United Airlines likes to make a scene.
Last week, the airline ordered 100 wide-body 787 jets from Boeing with another 100 variants and placed additional 737 MAX narrow-body variants, while placing a new order for more MAX jets.
The order was the largest widebody aircraft order ever placed by a United States airline, and will see the airline pursue its fleet renewal and expansion plans over the next decade.
United and Boeing teamed up to host a major event at the Dreamliner assembly plant in Charleston, South Carolina, to celebrate the order signing, featuring Boeing CEO Dave Calhoun, Boeing Commercial Airplanes CEO Stan Deal, most of United’s C. suite, including CEO Scott Kirby, and South Carolina Governor Henry McMaster.
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But beneath the dignified-laden mortar lies a high-stakes dynamic as United chart their strategy through the mid-2030s, a game with great potential but also high risks and costs.
Such events, and using a grandiose “historical” statement to outline the business plan, have become the United States’ standard MO, much to its advantage, as it has dominated aviation headlines in recent years.
Last year, for example, even as the airline was still struggling to claw its way back to profitability from the lows of the pandemic, United held a high-profile event at its Newark Liberty International Airport (EWR) hub to announce its “United Next.” plan, a roadmap to restructure its capabilities and fleet, which included an order for 270 narrow-body jets, the largest order ever by a US carrier.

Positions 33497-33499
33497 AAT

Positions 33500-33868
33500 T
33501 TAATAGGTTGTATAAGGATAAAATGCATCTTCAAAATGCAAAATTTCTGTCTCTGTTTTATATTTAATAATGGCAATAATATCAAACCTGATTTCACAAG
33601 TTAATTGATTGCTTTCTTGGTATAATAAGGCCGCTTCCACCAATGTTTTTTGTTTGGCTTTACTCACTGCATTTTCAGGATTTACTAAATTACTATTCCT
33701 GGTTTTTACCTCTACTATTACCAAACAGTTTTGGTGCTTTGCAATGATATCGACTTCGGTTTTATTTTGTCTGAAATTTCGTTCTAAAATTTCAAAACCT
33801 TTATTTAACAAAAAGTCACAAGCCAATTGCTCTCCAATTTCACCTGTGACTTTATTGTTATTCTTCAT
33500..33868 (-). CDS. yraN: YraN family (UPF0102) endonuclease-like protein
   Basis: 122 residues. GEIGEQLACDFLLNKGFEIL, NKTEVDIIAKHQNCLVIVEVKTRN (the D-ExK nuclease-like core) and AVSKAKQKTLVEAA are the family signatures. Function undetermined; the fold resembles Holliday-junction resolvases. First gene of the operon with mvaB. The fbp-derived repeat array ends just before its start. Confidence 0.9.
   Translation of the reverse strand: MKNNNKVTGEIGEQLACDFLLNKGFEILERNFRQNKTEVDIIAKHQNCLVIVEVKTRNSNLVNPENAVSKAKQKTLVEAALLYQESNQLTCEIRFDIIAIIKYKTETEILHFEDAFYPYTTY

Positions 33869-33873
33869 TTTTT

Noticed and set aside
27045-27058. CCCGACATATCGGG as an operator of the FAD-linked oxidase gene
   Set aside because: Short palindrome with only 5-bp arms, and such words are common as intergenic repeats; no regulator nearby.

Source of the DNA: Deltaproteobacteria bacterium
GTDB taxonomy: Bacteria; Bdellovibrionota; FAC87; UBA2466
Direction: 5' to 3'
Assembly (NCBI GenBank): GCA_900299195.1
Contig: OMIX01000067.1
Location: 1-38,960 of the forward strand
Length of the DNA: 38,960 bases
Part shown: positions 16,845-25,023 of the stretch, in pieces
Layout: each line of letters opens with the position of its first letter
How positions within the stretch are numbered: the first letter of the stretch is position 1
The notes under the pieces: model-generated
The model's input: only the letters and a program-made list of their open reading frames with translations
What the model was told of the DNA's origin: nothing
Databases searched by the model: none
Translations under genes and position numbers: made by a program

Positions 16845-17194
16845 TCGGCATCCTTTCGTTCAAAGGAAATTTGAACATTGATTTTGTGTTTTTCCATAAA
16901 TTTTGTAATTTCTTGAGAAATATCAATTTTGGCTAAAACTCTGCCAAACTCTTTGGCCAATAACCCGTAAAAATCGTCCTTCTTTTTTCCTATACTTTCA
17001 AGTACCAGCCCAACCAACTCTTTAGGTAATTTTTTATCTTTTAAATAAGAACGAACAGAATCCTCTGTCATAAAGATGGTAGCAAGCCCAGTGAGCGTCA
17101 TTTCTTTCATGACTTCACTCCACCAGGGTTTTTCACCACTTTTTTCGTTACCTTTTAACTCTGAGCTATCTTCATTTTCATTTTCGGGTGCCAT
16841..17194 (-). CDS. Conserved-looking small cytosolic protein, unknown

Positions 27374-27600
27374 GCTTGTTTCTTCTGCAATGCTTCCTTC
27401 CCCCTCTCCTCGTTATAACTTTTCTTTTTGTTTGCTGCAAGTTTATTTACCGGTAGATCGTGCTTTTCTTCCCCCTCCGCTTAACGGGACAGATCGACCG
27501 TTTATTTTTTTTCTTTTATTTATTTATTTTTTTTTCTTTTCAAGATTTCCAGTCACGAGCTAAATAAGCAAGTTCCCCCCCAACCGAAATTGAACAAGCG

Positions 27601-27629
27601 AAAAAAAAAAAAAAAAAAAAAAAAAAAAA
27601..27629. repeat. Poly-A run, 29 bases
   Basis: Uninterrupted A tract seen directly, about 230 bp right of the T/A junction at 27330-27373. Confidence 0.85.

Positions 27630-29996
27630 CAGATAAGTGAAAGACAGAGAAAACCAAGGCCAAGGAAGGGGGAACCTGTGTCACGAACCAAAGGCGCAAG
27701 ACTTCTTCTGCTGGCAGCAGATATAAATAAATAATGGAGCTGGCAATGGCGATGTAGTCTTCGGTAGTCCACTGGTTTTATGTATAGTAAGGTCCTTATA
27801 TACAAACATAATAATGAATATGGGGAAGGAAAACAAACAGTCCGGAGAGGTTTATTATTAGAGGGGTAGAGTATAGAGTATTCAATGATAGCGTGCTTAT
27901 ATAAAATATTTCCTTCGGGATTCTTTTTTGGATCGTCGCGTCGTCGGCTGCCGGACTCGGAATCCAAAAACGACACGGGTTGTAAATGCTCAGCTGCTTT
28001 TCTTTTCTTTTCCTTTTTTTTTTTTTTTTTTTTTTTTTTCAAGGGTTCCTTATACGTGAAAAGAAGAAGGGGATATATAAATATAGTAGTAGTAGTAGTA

This week’s event didn’t include a new cabin or product reveal, but it still saw the airline make a big media and marketing push, even leasing one of its own 737 MAX 8 planes to fly its army of crew members. from the airline’s various work groups using their personal social media accounts to promote the airline at the tacit direction of their employer, to Charleston sharing images and videos. Meanwhile, the assembly line in Charleston came to a brief halt as workers left their stations to don matching blue shirts and sat in a giant airplane hangar.
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While United’s CEO clearly likes being seen as an industry leader and relishes the headlines, as airline reporter Brian Summers wrote in a recent newsletter, Kirby will either be remembered as “one of the most famous American airline executives in modern memory” or “an all-time failure.” one … to spend billions on planes his airline didn’t need,” and Chief Communications Officer Josh Earnest’s team has an unmatched ability to capture the news cycle and online viral space, this time there was actually something there. .
If Summers’ first scenario comes to pass, it will be because Kirby steered the airline through the COVID-19 pandemic and the ensuing years of turmoil with an incredible degree of prudence.